Throughout his career, Mr. Jia was a prolific writer and published more than 180 papers, many focusing on the behavioral and morphological evolution of hominids in China. He wrote two well-known books, including "Chinese Homo Erectus" (1950) and "Early Man in China" (1980).
Four children survive.
NY Times obit
September 24, 2001
Lynn Payer Dies at 56; Wrote of Culture and Medicine
By WOLFGANG SAXON
Lynn Payer, a science writer and medical journalist best known for her books about the impact of culture on medical care, died Saturday at Calvary Hospice in the Bronx. She was 56 and lived in Manhattan.
The cause was breast cancer, said her sister, Cheryl Payer, her only immediate relative.
Ms. Payer's critically praised book, "Medicine and Culture: Varieties of Treatment in the United States, England, West Germany and France," was first published by Holt in 1988. A 1995 paperback edition is still in print.
The book grew from her work as a reporter in Europe writing on health and medical matters. The countries she studied have similar mortality rates but significant differences in medical practice.
Medical care, she found, is strongly influenced by cultural norms and values ingrained over hundreds of years. The differences can show up in the types and quantities of drugs doctors prescribe, the kinds and numbers of operations performed, even what blood pressure levels are thought to require treatment.
Lynn Payer was born in El Dorado, Kan., and discovered her interest in science on nature walks and at summer science camps of the National Science Foundation. She studied comparative biochemistry and physiology at the University of Kansas, graduating in 1967, and got her master's degree from the Columbia University Graduate School of Journalism in 1969.
She was a reporter for Medical Tribune in New York, but she soon quit and spent eight years in Paris in the 1970's before returning to New York in 1979 as a freelance writer.
At her death, she was managing editor of Medical Encounter, the quarterly newsletter of the American Academy on Physician and Patient.
She contributed to a book, "Questions Patients Most Often Ask Their Doctors" (Bantam, 1983), and was the author of "How to Avoid a Hysterectomy" (Pantheon, 1987). She also wrote "Disease Mongers: How Doctors, Drug Companies, and Insurers are Making You Feel Sick" (Reed, 1992).
NY Times obit
David Hopkins, 79, Authority on Land Bridge of First Ice Age, Dies
By WOLFGANG SAXON
Dr. David Moody Hopkins, an arctic geologist and leading authority on the land link that allowed ice age hunters to pursue their mammoth and mastodon prey from Siberia to Alaska nearly 12,000 years ago, died on Nov. 2 at his home in Menlo Park, Calif. He was 79.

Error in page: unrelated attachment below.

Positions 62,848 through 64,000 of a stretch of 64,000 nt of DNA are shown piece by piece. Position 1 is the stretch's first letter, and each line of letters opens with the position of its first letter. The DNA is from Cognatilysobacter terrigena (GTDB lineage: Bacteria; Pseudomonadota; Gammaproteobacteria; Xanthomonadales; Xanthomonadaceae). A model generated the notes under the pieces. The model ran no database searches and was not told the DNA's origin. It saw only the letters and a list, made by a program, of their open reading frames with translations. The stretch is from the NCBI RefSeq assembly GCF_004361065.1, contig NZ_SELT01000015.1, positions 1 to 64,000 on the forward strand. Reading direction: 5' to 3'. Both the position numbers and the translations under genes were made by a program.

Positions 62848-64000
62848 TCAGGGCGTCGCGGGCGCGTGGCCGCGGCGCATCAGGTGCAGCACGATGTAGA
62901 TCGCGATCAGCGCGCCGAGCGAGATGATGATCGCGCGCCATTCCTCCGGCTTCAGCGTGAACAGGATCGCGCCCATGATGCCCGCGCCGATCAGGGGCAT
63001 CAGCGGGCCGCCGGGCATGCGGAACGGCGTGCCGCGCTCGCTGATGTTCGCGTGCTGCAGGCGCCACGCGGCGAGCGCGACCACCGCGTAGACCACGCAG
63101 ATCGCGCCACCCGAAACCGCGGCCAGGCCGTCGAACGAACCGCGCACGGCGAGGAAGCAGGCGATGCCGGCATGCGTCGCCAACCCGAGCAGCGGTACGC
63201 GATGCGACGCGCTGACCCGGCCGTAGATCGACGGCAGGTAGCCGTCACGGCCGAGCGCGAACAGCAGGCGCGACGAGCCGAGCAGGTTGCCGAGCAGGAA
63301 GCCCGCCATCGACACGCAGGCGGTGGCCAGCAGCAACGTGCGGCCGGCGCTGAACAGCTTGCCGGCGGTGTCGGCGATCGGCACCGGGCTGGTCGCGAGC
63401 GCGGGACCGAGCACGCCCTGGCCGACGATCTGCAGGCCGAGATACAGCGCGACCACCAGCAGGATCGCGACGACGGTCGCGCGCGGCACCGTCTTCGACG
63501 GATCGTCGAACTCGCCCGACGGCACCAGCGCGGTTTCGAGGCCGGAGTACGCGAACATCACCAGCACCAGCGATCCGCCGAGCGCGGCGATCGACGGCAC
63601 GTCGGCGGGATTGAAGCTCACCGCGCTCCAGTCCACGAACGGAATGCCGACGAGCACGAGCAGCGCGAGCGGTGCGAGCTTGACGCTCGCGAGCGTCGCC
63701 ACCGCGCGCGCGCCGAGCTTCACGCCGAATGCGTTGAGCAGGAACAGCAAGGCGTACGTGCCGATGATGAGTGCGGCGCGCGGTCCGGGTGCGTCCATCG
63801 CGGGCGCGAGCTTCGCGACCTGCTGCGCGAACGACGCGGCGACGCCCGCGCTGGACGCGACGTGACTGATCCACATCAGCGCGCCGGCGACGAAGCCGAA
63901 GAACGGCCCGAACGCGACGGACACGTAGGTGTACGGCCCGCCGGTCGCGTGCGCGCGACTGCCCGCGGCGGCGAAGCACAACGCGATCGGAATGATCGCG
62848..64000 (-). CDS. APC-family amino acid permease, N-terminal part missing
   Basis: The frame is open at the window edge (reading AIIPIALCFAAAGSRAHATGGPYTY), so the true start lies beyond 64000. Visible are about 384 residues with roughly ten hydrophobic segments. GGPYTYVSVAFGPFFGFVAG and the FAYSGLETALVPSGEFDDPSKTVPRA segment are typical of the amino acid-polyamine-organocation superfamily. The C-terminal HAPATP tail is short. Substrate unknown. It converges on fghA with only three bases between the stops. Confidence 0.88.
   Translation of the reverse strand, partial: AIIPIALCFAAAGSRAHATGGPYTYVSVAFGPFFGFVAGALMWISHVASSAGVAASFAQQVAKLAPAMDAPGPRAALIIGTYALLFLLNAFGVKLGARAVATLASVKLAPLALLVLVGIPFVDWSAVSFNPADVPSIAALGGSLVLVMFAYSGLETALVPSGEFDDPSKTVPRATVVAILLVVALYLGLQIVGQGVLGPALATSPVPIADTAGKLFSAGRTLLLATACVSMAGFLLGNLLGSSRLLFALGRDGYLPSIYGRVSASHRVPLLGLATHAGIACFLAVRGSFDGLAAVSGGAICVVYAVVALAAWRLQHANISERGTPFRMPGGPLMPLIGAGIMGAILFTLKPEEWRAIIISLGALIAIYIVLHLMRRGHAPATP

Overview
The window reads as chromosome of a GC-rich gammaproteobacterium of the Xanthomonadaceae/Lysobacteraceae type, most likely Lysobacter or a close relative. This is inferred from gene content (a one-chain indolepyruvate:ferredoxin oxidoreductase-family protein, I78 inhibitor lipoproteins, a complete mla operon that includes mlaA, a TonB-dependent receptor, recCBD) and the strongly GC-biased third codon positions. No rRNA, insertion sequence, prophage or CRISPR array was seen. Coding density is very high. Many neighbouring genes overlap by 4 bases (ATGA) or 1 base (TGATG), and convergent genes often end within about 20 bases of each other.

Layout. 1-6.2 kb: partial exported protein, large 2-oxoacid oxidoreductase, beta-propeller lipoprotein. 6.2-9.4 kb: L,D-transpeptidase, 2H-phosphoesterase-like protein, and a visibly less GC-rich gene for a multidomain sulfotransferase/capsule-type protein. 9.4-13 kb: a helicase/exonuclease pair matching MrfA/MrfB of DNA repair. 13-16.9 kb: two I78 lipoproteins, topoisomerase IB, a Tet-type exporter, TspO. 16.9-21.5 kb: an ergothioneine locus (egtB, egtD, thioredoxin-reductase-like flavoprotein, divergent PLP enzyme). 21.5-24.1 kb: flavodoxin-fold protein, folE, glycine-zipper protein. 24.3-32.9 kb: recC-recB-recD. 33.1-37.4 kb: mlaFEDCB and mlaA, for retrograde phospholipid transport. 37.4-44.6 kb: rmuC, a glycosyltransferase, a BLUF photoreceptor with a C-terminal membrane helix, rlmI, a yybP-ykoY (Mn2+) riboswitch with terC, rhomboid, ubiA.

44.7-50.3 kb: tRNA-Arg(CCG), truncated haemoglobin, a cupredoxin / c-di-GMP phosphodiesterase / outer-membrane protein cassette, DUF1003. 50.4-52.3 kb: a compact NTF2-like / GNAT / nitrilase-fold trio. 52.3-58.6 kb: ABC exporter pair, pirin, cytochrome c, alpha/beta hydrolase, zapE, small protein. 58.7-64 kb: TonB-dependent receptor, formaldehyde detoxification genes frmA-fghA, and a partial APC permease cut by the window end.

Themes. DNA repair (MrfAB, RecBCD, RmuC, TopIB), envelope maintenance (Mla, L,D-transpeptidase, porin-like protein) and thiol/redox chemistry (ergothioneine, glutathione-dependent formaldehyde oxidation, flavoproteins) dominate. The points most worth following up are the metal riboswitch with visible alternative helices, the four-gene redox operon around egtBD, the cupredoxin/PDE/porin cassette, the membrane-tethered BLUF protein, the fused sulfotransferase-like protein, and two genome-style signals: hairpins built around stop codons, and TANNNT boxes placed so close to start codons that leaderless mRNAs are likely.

The cause was kidney failure, his family said.
Dr. Hopkins's work centered on the Western Arctic during the last ice age. When he began his field work on the Seward Peninsula in the early 1940's, the region's geology was mostly unknown to scientists.
In the 1950's and 1960's he joined with botanists, archaeologists and others to study the area in its permafrozen entirety and to date its first inhabitants by the campsites and hunting stations they left. But his name became associated especially with the Bering Land Bridge.
The Bering Strait, 55 miles wide, joins the Pacific and Arctic Oceans. But in the last ice age, its floor was drained sufficiently to yield a plain that big-game hunters were able to cross into North America.
Dr. Hopkins edited and contributed to "The Bering Land Bridge," an anthology, published in 1967, that remains in print. He was a co-editor and contributor to "Paleoecology of Beringia" (1982), a book about an area referring to the two shores of the Bering Sea.
Born in Nashua, N.H., he graduated from the University of New Hampshire in 1942. He received his master's (1948) and doctorate (1955) from Harvard.
He worked as a research scientist for the United States Geological Survey from 1942 to 1984, based in Washington and Menlo Park. From then until his retirement in 1994, he was a professor at the University of Alaska.
He was among the first American scientists to work cooperatively with counterparts in the Soviet Union, and Dr. Hopkins worked there as an exchange fellow of the National Academy of Sciences in 1969. This permitted him to carry on his field studies in Siberia.
He was a lifelong member of a wide range of ecological, social and human rights organizations.